In response to a comment on my review of Pagan Christianity, I made this comment:
The big issue is that in reading the New Testament and holding what we see up to the institutional church, we don't see anything similar at all.
The response was:
You seriously do not see "anything similar" in local churches?
Along the same thought, would you say that you see an exact representation of New Testament churches in today's house churches?
So I thought about it more and I thought my subsequent response warranted a separate post. First I don't see the local gathering of the church as analogous to institutional local churches, the splintered dozens of churches that dot the landscape of America. In fact I don't see any warrant at all for fragmented Christianity, where some people go to "my church" and other Christians go to "their church". We are the church or we are not. Even the form of the traditional local church divided into Presbyterian, Baptist, Methodist, Evangelical Free and a million other iterations designed to divide the church and turn local churches into competing entities and Christians into consumers and shoppers is unbiblical.
Perhaps it is more accurate to say that I see a pale shadow of what the New Testament describes as the gathered church in the institutional church. We read of the church devoting itself to prayer, what we have now is one man praying while others listen. We read that they were devoted to the apostle's teaching, today we are devoted to the teaching of the hired expert. We read of a priesthood of all believers, what we have is a priesthood of a few and a mute laity. The Bible speaks over and over again of "one another" and the institutional church is "one and all the others". The Bible describes early Christians as collecting money for the poor, the institutional church gathers money to sustain the institution. I see what is essentially a Roman Catholic ecclesiology of ritual and hierarchy and control that is changed in doctrine but not in practice.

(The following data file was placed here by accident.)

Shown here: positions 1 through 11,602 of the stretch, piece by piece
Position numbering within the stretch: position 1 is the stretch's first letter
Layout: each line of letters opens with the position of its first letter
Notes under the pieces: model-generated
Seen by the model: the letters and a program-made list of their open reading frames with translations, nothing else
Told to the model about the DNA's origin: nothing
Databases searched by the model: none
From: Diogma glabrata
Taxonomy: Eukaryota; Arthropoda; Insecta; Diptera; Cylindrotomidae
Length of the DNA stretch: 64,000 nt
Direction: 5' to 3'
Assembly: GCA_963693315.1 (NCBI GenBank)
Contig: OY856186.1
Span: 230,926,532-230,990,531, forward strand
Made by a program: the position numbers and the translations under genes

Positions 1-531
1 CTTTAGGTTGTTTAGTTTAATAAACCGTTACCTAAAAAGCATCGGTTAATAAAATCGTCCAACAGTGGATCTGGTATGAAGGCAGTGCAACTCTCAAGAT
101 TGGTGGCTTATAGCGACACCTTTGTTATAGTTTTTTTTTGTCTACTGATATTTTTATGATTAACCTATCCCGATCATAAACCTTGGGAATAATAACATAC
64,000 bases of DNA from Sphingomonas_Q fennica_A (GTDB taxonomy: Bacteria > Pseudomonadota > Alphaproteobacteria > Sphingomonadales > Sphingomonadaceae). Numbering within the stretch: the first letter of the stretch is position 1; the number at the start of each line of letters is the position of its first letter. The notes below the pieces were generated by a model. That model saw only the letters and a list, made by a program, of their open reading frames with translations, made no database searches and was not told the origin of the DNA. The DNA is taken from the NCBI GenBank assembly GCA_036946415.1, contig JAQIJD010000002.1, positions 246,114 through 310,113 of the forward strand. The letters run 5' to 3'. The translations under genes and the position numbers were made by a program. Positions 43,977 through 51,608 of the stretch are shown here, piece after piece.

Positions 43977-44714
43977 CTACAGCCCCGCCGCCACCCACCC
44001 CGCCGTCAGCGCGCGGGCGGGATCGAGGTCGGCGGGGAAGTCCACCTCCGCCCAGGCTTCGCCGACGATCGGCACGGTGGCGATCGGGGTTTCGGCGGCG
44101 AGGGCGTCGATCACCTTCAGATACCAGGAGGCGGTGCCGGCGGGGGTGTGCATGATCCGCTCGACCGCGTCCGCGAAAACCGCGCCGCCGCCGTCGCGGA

As far as house churches, never been to one. I would assume that there are no perfect manifestations in house churches or other simple expressions of the gathered church but a lack of perfection should spur us to greater study rather than throwing up our hands and accepting the institutional status quo. I don't think the group we gather with is perfect, far from it, but all of the men of the church are active participants. We actually participate instead of spectate. We minister to one another and edify one another. Can you say that about the church gathering in a traditional setting?
I guess I would like to turn the question around: Do you see the manifestation of the institutional church anywhere in the New Testament?